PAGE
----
With nowhere to go, Devils Lake spills over; solutions not simple

North Dakota State Roundup

Published July 1, 1997  | July 1997 issue

Although the dramatic rise in the water level of Devils Lake has been voted North Dakota's top news story for two years in a row, it should lose its number 1 ranking in 1997—ironically to another flood, this time in the Red River Valley. The two problems are linked by the fact that, according to most sources, any relief for inhabitants of the Devils Lake basin involves opening an outlet for the lake into the Sheyenne River, a tributary of the Red.

"We want to make it absolutely clear that we were aware of the possible impact on our downstream neighbors before this past spring's floods," stresses Randy Frost, executive vice president of the city of Devils Lake Chamber of Commerce. "Any outlet will not have a 12-month flow, and we will never," Frost emphasizes, "move water during high flow periods."

Through the month of June, according to state engineer Dave Sprynczynatyk, the lake remained stable and probably will not rise another foot and a half, as was predicted. Still, since 1993, a 20-foot rise in Devils Lake caused by greater than average rain and snow fall has been responsible for roughly $200 million in damages.

Hardest hit by the creeping flood have been the area's farmers. Approximately 400,000 acres of previously productive land in seven counties are now under water. Landowners may qualify for relief of $80 to $90 per acre under the 1995 North Dakota State Water Commission Available Storage Acreage Program. Eligible land will be leased for periods up to two years to provide temporary sites to store water before it reaches the lake. As part of a long-term solution, money has also been set aside for wetlands reclamation. While some locals might agree with environmentalists who claim that problems in the region have been exacerbated by the draining of privately held wetlands, any attempts toward the permanent restoration of wetlands on private property will probably be vigorously opposed.

The construction of an artificial drain for the lake, which is spreading over one of only two basins in the United States without a natural outlet, will cost over $70 million. The Army Corps of Engineers is already preparing a plan. Any outlet, however, could cause "tremendous water quality problems downstream," according to Roger Hollovoet, district director of the U.S. Fish and Wildlife Service in Devils Lake. Consequently, officials from Minnesota and Canada are taking part in talks regarding permanent solutions.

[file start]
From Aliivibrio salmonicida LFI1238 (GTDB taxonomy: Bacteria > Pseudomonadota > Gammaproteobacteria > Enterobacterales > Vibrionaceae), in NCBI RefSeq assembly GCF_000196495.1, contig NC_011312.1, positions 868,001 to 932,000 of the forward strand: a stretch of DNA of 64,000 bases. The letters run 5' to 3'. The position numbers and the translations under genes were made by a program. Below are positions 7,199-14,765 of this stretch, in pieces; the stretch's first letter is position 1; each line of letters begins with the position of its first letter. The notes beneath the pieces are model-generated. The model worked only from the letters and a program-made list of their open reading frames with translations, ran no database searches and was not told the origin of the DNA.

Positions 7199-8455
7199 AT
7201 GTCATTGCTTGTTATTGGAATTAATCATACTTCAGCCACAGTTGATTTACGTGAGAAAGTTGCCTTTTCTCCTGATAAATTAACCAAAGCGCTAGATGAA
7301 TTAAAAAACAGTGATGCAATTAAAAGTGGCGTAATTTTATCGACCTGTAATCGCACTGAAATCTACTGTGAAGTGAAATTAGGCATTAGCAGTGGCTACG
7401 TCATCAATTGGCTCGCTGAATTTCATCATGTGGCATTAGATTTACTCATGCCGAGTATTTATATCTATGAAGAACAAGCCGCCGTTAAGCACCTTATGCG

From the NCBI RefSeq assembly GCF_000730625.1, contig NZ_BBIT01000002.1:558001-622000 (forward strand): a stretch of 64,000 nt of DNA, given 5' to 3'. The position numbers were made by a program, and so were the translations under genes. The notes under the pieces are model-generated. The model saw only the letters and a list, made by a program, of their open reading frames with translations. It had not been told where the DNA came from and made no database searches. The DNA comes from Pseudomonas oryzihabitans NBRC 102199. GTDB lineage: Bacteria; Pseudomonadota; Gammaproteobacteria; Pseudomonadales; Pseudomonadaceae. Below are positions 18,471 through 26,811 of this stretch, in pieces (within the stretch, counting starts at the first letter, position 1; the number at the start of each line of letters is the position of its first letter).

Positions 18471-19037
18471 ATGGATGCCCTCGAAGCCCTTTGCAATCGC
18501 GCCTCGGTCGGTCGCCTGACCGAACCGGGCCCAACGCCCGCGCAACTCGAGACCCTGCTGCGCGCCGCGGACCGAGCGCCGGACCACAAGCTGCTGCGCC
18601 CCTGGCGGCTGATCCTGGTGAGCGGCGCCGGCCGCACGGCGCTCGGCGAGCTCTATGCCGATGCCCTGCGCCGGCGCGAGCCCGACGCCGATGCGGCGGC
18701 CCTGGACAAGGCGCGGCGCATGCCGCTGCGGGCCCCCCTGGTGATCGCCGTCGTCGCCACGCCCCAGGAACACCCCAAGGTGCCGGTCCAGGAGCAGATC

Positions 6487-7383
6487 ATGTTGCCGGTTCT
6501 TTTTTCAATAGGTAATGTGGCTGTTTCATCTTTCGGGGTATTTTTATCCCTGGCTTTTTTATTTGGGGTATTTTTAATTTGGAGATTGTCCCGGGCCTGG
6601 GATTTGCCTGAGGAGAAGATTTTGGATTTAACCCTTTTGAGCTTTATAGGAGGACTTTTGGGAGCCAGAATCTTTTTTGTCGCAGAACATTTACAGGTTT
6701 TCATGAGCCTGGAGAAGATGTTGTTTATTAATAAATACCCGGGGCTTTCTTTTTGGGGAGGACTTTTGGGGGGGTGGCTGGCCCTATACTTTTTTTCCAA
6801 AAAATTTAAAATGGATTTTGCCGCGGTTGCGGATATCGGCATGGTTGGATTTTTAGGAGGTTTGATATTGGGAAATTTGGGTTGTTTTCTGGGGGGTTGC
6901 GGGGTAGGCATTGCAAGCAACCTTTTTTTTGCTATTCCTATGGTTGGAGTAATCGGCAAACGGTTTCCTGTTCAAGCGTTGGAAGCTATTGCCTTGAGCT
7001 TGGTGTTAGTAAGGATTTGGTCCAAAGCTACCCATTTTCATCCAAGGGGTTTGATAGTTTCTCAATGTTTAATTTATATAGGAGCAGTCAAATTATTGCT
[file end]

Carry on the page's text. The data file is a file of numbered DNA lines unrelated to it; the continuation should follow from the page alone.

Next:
Over $100 million has already been spent on infrastructure repairs and the movement of homes to higher ground. Many millions more have been earmarked for a continuation of this process. According to Frost, prior efforts have saved the town of Devils Lake—at 7,500 persons the 10th largest city in North Dakota—from disappearing. A permanent levee, which will be raised even higher, is holding back the flood waters. Nevertheless, if the lake gets much higher, there is the potential for a major disaster.

Starting in mid-July, volunteers from the Devils Lake business community will undertake a survey to estimate the real economic costs of the flood to the community. While the actual damage to local business is still relatively minor, it is difficult to measure the amount of lost revenues or decline in the rate of growth caused by the flooding. The survey will attempt to do just that.

On the silver lining side, the lake itself is in great shape for the area's $30 million a year tourism industry. The biggest problem has been a lack of access to the lake, since all the boat landings and many of the nearby roads were under water. As of the end of June, five boat landings have been opened or reopened at a cost of up to $100,000 each.

Although it seems counterintuitive, both long- and short-term efforts will be focused on getting more water into the Devils Lake area. Since 1991, the Army Corps of Engineers has been studying ways to stabilize the lake at a level which homeowners, businesses and the tourism industry can rely upon. Since the lake is too low far more often than it is too high, officials are seeking ways to pump water into the lake during times of drought. As far as immediate needs are concerned, the early summer of 1997 has been extremely dry, and many local farmers are praying for a "million dollar" rain, providing it falls on the black side of the ledger, and not the red.

David Page